With skillsets culled from 15 years of producing feature film visual effects in major effects facilities, we have high level expertise in concept design, digital environment creation, lighting and rendering, matte painting, compositing, and photogrammetry. We have experience from companies such as Digital Domain, Sony Imageworks, Rhythm & Hues, Dream Quest Images, and Walt Disney Feature Animation.
xRez Studio has been one of the pioneers in digital gigapixel photography, moving it from academic exercises into a viable production methodology for use in multiple applications and markets. Panoramic digital photography has long relied on creating panoramic images by stitching relatively few multiple images together.
National Geographic Magazine contracted xRez principal Eric Hanson in 2006 for an artwork assignment to create the pull-out poster insert for the April 2006 issue commemorating the 1906 San Francisco earthquake. A mix of 3d modeling and matte painting techniques were used to create this hypothetical west coast city, while illustrating some of the core science of earthquake dynamics and urban infrastructure preparedness. ©xRez Studio, 2010.
A standard way to view a gigapixel image is with a zooming interface on a conventionally-sized computer monitor. An alternative method, though rarified, is to display and span the image across a large mosaic of montiors arranged into a single grid. The California Institute for Telecommunication and Information technology, or more succinctly Calit2, has a large gigapixel display wall dubbed the HIPerWall, that xRez Studio has provided gigapixel images to for demonstration purposes.
One highly compelling method to reveal the vast level of detail contained in a gigapixel image is to print it in a large format over a very long length. xRez Studio displayed a 28 foot x 4 foot gigapixel print at 300 dpi of Yosemite Valley, at the 6Sight 2008 Future of Imaging conference in Monterrey.
One highly compelling method to reveal the vast level of detail contained in a gigapixel image is to print it in a large format over a very long length. xRez Studio displayed a 40 foot x 5 foot at 300 dpi gigapixel print of Yosemite Valley, dubbed the “AIE Mega-Print” at the Photo Marketing Association 09 conference in Las Vegas.
One highly compelling method to reveal the vast level of detail contained in a gigapixel image is to print it in large format over a very long length. Based on our 2008 Yosemite Extreme Panoramic Imaging Project, xRez Studio printed a continuous 40 foot x 5 foot print at 300 dpi for exhibition at Siggraph 2008. The image shown was sourced from a 150,000 pixel render from Maya and Mental Ray, having been derived from several hundred images shot during the project.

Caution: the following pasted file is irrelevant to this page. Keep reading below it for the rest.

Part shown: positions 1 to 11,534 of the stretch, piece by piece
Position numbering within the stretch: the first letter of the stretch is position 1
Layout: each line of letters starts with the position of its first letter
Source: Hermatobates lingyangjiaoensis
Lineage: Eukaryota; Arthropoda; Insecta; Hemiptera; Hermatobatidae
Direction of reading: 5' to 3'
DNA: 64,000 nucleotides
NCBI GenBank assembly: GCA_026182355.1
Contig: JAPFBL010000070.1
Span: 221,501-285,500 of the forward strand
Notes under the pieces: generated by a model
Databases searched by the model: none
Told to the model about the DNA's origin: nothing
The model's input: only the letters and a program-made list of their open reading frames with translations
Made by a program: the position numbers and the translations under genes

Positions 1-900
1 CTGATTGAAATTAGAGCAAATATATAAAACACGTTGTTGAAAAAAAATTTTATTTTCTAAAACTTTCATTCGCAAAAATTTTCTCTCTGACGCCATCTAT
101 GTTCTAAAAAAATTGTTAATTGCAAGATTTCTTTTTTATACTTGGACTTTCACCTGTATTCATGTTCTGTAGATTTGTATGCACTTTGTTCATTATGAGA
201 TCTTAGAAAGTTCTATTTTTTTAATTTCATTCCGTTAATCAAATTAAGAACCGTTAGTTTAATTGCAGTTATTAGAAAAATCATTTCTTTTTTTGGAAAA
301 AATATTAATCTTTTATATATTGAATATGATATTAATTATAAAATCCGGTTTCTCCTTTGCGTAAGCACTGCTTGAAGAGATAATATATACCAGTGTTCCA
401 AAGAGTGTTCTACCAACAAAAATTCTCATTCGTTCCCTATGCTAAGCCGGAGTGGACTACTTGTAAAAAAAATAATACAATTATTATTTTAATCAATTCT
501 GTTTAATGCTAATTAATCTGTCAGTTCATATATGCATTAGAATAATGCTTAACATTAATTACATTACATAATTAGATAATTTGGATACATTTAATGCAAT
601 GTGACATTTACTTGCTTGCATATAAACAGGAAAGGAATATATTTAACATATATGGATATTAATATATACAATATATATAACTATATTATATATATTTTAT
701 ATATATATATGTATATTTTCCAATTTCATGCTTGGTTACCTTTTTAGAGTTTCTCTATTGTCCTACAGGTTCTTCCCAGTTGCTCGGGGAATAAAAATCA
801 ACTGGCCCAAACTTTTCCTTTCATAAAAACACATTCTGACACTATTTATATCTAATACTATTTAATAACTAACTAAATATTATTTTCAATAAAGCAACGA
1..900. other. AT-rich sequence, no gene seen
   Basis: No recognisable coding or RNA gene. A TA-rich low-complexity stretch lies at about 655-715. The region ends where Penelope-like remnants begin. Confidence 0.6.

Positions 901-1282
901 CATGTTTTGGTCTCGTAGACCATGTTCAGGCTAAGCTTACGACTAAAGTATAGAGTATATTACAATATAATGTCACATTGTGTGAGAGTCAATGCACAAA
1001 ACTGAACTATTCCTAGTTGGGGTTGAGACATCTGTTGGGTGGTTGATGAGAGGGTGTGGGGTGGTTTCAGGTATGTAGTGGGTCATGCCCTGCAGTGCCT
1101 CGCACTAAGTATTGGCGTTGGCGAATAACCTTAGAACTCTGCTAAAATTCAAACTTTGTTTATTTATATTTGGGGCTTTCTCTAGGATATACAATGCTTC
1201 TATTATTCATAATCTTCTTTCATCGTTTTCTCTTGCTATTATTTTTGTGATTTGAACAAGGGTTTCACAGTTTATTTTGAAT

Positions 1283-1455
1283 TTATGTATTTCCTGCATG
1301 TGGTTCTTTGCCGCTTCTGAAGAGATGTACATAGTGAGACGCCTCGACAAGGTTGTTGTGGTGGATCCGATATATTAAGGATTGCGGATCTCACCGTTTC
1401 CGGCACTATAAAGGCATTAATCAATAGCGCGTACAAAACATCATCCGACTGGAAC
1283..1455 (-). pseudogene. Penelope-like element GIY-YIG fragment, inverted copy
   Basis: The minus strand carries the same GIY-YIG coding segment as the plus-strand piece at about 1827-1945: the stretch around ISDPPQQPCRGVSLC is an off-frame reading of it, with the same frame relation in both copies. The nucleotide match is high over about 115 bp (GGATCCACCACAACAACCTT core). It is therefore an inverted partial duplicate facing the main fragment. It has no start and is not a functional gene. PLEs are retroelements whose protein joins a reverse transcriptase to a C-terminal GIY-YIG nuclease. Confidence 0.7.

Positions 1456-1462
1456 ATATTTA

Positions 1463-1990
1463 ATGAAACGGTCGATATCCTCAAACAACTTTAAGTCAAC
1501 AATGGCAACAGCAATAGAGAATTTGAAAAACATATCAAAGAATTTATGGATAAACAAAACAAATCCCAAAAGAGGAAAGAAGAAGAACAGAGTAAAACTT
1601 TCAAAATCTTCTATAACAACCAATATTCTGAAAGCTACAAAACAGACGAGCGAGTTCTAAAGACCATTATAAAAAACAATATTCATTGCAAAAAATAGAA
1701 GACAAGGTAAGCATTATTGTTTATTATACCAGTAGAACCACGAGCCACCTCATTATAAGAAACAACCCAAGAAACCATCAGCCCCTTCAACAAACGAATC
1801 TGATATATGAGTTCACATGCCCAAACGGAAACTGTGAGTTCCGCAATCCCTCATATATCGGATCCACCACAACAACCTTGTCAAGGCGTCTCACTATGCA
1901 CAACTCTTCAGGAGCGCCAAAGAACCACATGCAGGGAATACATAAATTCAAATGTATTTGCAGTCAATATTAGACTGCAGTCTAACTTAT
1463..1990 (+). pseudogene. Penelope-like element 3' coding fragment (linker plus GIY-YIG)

Digital Storytelling (co-founded by xRez Studio Pricipal Eric Hanson), is an annual seminar on visual effects and story in Oslo, Norway for the last 4 years. In 2009, we staged the first gigapixel photography exhibition adjacent to the event, in the wonderful Filmens Hus complex of the Norwegian Film Institute. Entitled Ekstremfoto: Gigapixel Images in Print, the show contained work from xRez Studio, Kim Baumann-Larsen, and Kai Solberg of both Norwegian and American landscapes.
Ars Electronica, the world’s pre-eminent art and technology organization and festival in Linz Austria, recently completed construction of a new and remarkable dedicated building. In 2009, xRez Studio was asked to provide imagery for the January 2009 grand opening of the new Ars Electronica Center building, with our work to be featured within the central immersive Deep Space installation.
In 2007 Tierra, a top Swedish outdoor clothing manufacturer, made the decision to create a new website that would vividly reflect the companies connection to the outdoors. Tierra understood the value of deeply engaging their customers. They were looking for a way to go a step beyond the status quo of outdoor product photography. Tierra enlisted the marketing and interactivity expertise of the award-winning Swedish advertising agency Goss.